April 9, 2020
Have you seen images like this on your social media feeds? Here’s how it works: Someone plops down a table, a couple of chairs, and a sign with some outlandish statement asking people for five minutes to prove them wrong or hear them out.
In the face of the COVID-19 pandemic, I wanted to run the same type of social experiment to see how my neighbors were coping with the “new normal.” Yes, that’s me above waiting for my first “customer.” I set up shop on my sidewalk and waited for someone who would talk to me (from a safe distance.) It didn’t take long to get a few takers, and the results were telling.
First, I spoke with a relatively new neighbor, “Sarah.” She and her husband moved in less than a year ago, and they have two young children. One of them has special needs. Before stay-at-home orders, she used to travel regularly for work. Her husband, conversely, runs his own company from home.
For them, the work-from-home and homeschooling changes have had their challenges. Thankfully, the weather is great this time of year so everyone gets “breaks” outside. The kids do some schoolwork, burn off some energy in the yard, and then get back to schoolwork. Meanwhile, mom and dad alternate work calls from the front or back porch. Sarah’s outlook seemed pretty positive. Overall, she gave her family a B+.
A short while later, I spoke with another mom, “Jen,” walking her dog. I’ve known her a bit longer than the first neighbor and was surprised to see her walking the dog and doing so alone. Usually, it’s one of the kids walking Sparky around the neighborhood with a few other neighborhood kids in tow. Not today. On this day, it was just Jen and it was immediately clear she was not doing well. With four children at home, her husband laid off and an uncertain future, Jen looked out of sorts. Her head was down, her face drawn, and her overall vibe was abnormally quiet.
She sat down, almost reluctantly, but it didn’t take long for her to practically break down in front of me. What I heard loud and clear wasn’t the kids or the temporary job loss that had her out of sorts. It was the uncertainty of the future. How long will stay-at-home orders last? When would her first friend or relative die from COVID-19? How would her family recover financially?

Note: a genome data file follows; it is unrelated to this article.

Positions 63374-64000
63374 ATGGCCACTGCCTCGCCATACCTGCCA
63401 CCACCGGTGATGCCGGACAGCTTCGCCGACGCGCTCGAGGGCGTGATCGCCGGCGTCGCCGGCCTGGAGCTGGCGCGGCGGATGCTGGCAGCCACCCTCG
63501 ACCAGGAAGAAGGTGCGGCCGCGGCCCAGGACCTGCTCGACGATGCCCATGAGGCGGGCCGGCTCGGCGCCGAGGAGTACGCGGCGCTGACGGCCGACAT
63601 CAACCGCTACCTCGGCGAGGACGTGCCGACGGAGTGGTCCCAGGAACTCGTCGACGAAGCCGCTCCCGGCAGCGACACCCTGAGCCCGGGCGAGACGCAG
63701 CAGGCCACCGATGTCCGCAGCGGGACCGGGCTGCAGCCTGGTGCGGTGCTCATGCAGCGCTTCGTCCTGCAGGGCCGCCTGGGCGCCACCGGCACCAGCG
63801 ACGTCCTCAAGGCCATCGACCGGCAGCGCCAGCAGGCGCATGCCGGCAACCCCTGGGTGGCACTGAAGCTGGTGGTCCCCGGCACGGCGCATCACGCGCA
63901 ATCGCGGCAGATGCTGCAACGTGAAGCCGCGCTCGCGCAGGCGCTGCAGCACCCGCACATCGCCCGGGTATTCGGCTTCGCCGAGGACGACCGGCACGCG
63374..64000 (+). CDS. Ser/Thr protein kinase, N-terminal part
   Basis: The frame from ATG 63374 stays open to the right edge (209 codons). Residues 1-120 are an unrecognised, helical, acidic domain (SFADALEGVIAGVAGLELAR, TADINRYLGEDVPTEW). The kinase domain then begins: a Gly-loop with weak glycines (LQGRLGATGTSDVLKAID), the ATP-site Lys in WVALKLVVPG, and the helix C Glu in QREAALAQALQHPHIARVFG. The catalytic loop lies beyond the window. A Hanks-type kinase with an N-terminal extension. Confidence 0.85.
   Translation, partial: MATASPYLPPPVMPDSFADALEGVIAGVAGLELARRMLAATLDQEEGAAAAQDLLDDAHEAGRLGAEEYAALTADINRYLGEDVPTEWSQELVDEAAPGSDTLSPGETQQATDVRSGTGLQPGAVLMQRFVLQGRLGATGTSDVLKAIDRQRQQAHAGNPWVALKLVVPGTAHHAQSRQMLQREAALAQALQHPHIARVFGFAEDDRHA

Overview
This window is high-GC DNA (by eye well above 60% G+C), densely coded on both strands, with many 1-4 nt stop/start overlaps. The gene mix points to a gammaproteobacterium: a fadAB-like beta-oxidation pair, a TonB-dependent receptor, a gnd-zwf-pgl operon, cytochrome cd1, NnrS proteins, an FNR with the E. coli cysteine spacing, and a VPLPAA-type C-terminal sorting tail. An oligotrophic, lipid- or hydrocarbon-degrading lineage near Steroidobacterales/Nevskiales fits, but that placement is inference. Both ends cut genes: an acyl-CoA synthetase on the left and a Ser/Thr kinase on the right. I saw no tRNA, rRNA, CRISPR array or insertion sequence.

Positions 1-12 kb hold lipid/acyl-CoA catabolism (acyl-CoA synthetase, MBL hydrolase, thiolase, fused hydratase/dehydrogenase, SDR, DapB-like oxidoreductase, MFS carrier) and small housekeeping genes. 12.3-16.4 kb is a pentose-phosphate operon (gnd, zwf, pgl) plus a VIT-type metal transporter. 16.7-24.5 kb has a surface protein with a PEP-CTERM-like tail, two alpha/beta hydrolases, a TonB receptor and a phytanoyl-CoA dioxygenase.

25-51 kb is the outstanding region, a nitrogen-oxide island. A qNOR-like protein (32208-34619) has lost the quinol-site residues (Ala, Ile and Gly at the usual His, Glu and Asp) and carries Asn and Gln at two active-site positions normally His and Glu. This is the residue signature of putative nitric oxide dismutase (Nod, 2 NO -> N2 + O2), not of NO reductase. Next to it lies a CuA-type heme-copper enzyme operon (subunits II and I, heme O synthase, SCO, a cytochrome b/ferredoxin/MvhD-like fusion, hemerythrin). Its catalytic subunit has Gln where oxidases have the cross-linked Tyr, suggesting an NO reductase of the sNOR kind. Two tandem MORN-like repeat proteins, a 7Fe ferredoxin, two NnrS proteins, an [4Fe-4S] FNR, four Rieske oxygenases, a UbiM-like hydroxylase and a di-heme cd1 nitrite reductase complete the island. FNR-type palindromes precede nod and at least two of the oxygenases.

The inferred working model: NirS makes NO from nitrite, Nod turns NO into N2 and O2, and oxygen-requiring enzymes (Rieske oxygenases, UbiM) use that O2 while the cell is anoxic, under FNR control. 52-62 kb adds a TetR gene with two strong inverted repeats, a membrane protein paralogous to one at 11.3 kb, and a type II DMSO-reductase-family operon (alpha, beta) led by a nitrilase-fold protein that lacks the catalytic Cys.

It was clear the “unknowables” were causing intense anxiety and anticipatory grief. She was consumed with “what ifs” every waking moment. She gave her family a B but gave herself a D. She was feeling unevenly burdened by the fears.
We’ve Been Through Worse
Later, I spoke with a neighbor I’ve known for at least five years, “Frank.” He’s a Vietnam vet in his early 70s. His health is pretty good despite Agent Orange exposure decades ago and some recent setbacks. He lives a fairly active lifestyle with skeet shooting and boating near the top of his list. His wife, too, is in good health and she enjoys walking with neighbors several times per week. At first, he thought my sign was a joke or that we were on Candid Camera. We’ve been close for the last five years so he cut to the chase quickly. Frank said:
“I’ve dealt with worse…a lot worse. We’ll get through this…no doubt.”
I was interrupting his afternoon nap schedule so he trotted off before I could ask him for a grade. If I could guess, he’d have said an A.
I spoke to nearly a dozen people that morning. A couple more veterans were in the mix. All of them had seen combat in one war or another. Some from the front lines, others from the cockpit of a helicopter. Some served three years, some served 25. Most were enlisted, one was a warrant officer and another was an officer in the Coast Guard with post-9/11 deployed experience. Some, like me, left the service just a few years ago. For others, it’s been more than forty years since serving overseas.
Regardless of the variances in their background, later that day I realized the commonality I heard from the veterans:
We are fine. We’ll be just fine. We’ve dealt with worse. We will adapt.
There are 20 million veterans in our country. These people have been trained to improvise, adapt and overcome. They’ve fought in adverse conditions, under-resourced and undertrained. They’ve been taught that failure is not an option.
Press on. Push harder. Move faster. Solve problems.
For some veterans, it’s been more than a minute since they’ve had to use their military training ethos to overcome a life challenge. For others, it’s fresh in their minds. Regardless, if we take time to listen to them, learn from them, and even model some of their behaviors, we, as a nation, can improvise, adapt, and overcome to build a post-COVID-19 America that thrives.
We can lean on our veterans right now, but we also need to support those who are struggling. Those that are homeless or have mental health challenges need our help more than ever. We continue to fight for them, and alongside them, because we believe in their value as individuals, and as vital members of our communities.
We need them to survive because look at what they do when they’re at their best.
Veterans have been taught to thrive in uncertainty. They’ve been taught to retool and repurpose quickly. They’ve been taught to never, ever give up. They don’t leave anyone behind.
Life, today, is not canceled.
Life, tomorrow, awaits.
We can still move forward. How we prepare for the next year depends on each of us and, I suggest, looks brighter if we take time to learn from U.S. military veterans who embody the very meaning of resilience.
20-year Air Force Veteran and Stop Soldier Suicide CEO